Andy's (Ricky Gervais) incompetent agent (Stephen Merchant) seems to think the reason Andy's not getting any offers is his shape. "If you insist on remaining a blob, could you at least get a tan?" he helpfully suggests. He does land Andy a role as a gay genie in a doomed stage production of Aladdin, starring down-on-his-luck British television comedian Les Dennis (the former host of Family Fortunes, the British version of Family Feud). Les introduces Andy to his pretty young blonde fiancée, Simone (Nicky Ladanowski). Later, he tells Andy, "It's about time I had a bit of luck," laments having reached the point where he has to share a dressing room with Andy, and confesses that he considered suicide during his recent stint on Celebrity Big Brother. During rehearsals, Andy spies Simone backstage making out with a stagehand, and on opening night, when Les tells Andy he's decided to break up with her, Andy ill-advisedly mentions what he's seen. When Maggie (Ashley Jensen) drops in for a visit, she recognizes an old schoolmate in the production. Lizzie (Rebecca Gethings) turns out to be the daughter of the musical's foppish choreographer/director, Bunny (Gerard Kelly), who proves to be an exacting and overbearing stage parent.

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Air date: Oct 16, 2005

Andy (Ricky Gervais) and Maggie (Ashley Jensen) are extras in a Samuel L. Jackson movie. Maggie's on-set crush this time is Dan (Michael Wildman), a black actor with a small role in the film. When Dan tells Maggie that there aren't a lot of roles available for black actors, she suggests he try Crimewatch. "They always need black actors for the crime re-enactments" Maggie tells him, before realizing how she sounds, and adding, "Or white actors." Maggie continues to pursue Dan, though she worries that he thinks she's a racist. She asks Andy, "What if I subconsciously am a little bit racist?" Andy helpfully administers what he claims is some kind of "official" racism test. When tested, Maggie would rather come home to Johnny Depp than OJ Simpson, among other indicators of her alleged racist proclivities. Andy tells her she's scored a "hate rating of 9.8, one more than Hitler." Andy's own hatred of awkward social situations comes into play when another extra (Steve Speirs) tries to befriend him. The dullard tells Andy several tragic tales of friends who have lost eyes or limbs. But when he recommends Andy for a small speaking role in the film, Andy tells him he owes him one, and the other extra asks Andy to take him out for a meal in return. Andy decides to do "the only honorable thing," and "add him to the long list of people that I have to avoid for the rest of my life." This proves easier said than done.

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Air date: Nov 6, 2005

Andy (Ricky Gervais) and Maggie (Ashley Jensen) are extras on the set of a very serious Patrick Stewart film. Andy's nemesis, Greg (Shaun Pye), is also there, and he has a line, much to Andy's chagrin. Andy drops by Patrick Stewart's trailer in a desperate effort to further his career. Stewart understands the challenge faced by struggling actors and is quite welcoming. When Andy tells Stewart about his sitcom script, Stewart goes into great detail about the screenplay he's working on, about a man (to be played by Stewart) who can control the world with his mind, and mainly uses that power to make women's clothes fall off. Later, Andy's agent (Stephen Merchant) calls him in, and tells him that the BBC is interested in his sitcom. The agent tries to get Andy to consider his client Shaun Williamson, now working as a handyman at the agency, for the lead role, instead of Andy playing it himself as intended. Despite the agent's ineptitude, Andy's meeting with producer Iain (Guy Henry) and flamboyantly gay script editor Damon (Martin Savage) goes quite well, and Andy starts working with Damon to tighten up the pilot script. First, of course, he has to drop by the set to tell Maggie the good news, and rub it in the faces of his fellow extras, particularly Greg. While Damon is out on a coffee break, Maggie visits, and Andy jokingly complains about his writing partner. "No one needs to be that gay." Maggie runs into Damon on her way out, and suggests he "might want to tone it down a bit," which leads to all kinds of problems.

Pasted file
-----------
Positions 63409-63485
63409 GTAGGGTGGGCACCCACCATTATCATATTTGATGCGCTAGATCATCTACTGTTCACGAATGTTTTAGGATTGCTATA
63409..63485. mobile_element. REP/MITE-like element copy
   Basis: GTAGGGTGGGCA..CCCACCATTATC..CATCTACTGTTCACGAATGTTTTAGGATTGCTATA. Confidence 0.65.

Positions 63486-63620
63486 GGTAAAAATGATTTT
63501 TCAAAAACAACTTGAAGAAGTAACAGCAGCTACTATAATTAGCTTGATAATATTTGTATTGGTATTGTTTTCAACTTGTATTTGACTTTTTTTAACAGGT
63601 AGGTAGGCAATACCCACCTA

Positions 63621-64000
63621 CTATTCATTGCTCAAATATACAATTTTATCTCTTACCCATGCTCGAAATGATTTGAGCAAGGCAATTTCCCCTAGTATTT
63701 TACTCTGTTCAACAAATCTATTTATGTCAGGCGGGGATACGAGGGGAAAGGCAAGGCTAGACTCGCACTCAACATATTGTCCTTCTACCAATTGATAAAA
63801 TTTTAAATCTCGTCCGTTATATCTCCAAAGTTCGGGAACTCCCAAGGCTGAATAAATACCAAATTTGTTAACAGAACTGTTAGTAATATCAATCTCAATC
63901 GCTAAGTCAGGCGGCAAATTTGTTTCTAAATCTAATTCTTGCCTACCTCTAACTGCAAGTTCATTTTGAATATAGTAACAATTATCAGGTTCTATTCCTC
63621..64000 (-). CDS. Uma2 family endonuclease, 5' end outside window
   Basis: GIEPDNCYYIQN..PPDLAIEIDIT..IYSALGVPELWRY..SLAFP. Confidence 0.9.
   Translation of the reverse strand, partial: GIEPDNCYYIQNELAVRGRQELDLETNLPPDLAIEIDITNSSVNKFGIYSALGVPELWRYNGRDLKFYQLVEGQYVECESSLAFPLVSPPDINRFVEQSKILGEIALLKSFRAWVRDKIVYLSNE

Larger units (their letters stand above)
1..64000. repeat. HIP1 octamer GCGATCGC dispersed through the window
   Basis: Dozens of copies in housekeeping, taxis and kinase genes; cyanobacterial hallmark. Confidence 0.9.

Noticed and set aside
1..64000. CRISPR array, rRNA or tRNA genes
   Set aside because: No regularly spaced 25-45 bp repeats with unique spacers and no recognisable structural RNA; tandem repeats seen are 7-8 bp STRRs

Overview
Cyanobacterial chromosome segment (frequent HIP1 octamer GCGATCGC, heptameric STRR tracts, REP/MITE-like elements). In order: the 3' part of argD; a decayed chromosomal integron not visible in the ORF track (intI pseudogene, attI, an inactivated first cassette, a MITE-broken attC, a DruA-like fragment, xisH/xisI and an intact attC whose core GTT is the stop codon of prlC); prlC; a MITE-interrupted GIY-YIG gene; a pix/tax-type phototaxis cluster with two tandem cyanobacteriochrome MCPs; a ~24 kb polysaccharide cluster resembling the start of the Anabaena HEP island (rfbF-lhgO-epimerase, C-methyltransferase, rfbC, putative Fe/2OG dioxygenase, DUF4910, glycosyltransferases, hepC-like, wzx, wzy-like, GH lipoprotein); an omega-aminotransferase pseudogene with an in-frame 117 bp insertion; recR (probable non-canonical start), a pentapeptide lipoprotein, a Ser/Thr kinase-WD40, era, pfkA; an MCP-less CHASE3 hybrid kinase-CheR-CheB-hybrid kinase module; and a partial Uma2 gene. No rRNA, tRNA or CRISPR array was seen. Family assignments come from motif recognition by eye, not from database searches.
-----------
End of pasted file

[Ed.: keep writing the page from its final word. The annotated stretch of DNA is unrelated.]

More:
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Tv Season Info

Series 1 sees Andy and Maggie starring as extras in various television series' with stars that include; Ben Stiller, Ross Kemo, Vinnie Jones, Kate Winslet, Les Dennis, Samuel L. Jackson and Patrick Stewart. Late in the series, Andy sells his script for a sitcom to the BBC.

Critic Reviews for Extras Season 1

Audience Reviews for Extras: Season 1

  • Jan 27, 2021
    There is no sharper, more hilarious piece of social commentary on the Hollywood film industry than Extras —— the most undervalued work of Ricky Gervais' career. Iroh's grade: A+
  • Jan 08, 2018
    Ricky Gervais has to be the absolute master of 'awkward comedy' and is able to relate to his audience on a personal level. Extras is a 2 season tv series. In the first season, Gervais plays the character of a background extra being paid next to nothing and is able to break through with a screenplay where he then becomes a 'somebody' in the business during season 2. A very funny series that is smothered in great comedy and is also relatable on a human level at the same time (something Gervais is able to do time and time again). Highly recommended.
  • Dec 30, 2017
    (both seasons) The masters of cringe comedy strike back. Each episode has at least one guest star attracting the attention and some of these appearances (e.g. Kate Winslet) are brilliant, but the high point of "Extras" ends up being the recurring characters. The show slowly but surely invests in them, culminating in the excellent special. There may be a couple of weaker (still good) episodes throughout but the show can be great at combining humour, stupidity, drama, affection and biting social commentary.
  • Jul 16, 2017
    These kind of humor makes you think about the world. It shows how can one live outside of the expectation of the society. I never laughed so hard on a TV show.